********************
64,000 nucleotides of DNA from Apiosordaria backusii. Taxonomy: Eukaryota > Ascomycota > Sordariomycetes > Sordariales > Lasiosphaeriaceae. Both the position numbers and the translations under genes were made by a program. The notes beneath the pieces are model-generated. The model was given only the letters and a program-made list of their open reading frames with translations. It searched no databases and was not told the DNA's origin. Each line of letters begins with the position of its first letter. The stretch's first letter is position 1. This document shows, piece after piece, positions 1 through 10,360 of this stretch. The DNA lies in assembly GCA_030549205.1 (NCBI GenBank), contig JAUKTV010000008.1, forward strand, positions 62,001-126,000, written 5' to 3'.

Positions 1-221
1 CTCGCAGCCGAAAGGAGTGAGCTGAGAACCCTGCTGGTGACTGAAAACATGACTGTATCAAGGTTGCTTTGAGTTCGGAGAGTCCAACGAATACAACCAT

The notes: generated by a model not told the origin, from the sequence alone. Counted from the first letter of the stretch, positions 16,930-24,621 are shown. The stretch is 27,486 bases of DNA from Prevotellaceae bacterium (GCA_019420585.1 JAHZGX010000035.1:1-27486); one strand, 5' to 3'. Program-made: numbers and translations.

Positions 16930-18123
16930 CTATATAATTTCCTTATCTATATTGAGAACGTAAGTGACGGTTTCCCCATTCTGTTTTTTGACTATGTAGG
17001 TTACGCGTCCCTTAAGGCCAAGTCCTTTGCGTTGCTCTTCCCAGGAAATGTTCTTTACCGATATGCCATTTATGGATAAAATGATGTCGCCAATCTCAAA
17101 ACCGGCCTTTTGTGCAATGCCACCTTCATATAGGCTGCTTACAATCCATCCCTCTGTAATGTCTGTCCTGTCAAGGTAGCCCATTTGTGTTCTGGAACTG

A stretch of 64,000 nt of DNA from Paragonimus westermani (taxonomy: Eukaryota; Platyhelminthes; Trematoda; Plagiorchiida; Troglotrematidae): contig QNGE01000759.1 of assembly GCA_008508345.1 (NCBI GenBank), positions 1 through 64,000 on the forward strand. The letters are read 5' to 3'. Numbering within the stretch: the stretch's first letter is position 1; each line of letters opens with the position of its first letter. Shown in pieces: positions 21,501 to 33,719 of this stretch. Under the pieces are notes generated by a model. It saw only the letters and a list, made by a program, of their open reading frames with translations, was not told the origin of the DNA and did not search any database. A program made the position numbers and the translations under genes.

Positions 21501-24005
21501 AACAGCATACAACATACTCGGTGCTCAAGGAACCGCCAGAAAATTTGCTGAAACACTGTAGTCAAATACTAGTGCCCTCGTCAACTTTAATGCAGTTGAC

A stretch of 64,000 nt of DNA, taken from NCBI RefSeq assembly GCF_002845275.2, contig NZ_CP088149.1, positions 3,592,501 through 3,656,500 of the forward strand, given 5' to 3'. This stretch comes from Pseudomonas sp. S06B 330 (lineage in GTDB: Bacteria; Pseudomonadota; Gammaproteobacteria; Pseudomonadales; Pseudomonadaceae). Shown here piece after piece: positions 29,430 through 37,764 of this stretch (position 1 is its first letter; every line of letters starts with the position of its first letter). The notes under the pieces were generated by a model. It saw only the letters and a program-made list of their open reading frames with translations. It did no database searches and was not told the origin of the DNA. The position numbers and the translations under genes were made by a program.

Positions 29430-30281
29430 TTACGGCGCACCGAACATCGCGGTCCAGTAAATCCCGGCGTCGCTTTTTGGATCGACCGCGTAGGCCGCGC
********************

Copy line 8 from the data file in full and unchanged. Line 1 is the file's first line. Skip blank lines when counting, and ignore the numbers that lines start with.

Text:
17101 ACCGGCCTTTTGTGCAATGCCACCTTCATATAGGCTGCTTACAATCCATCCCTCTGTAATGTCTGTCCTGTCAAGGTAGCCCATTTGTGTTCTGGAACTG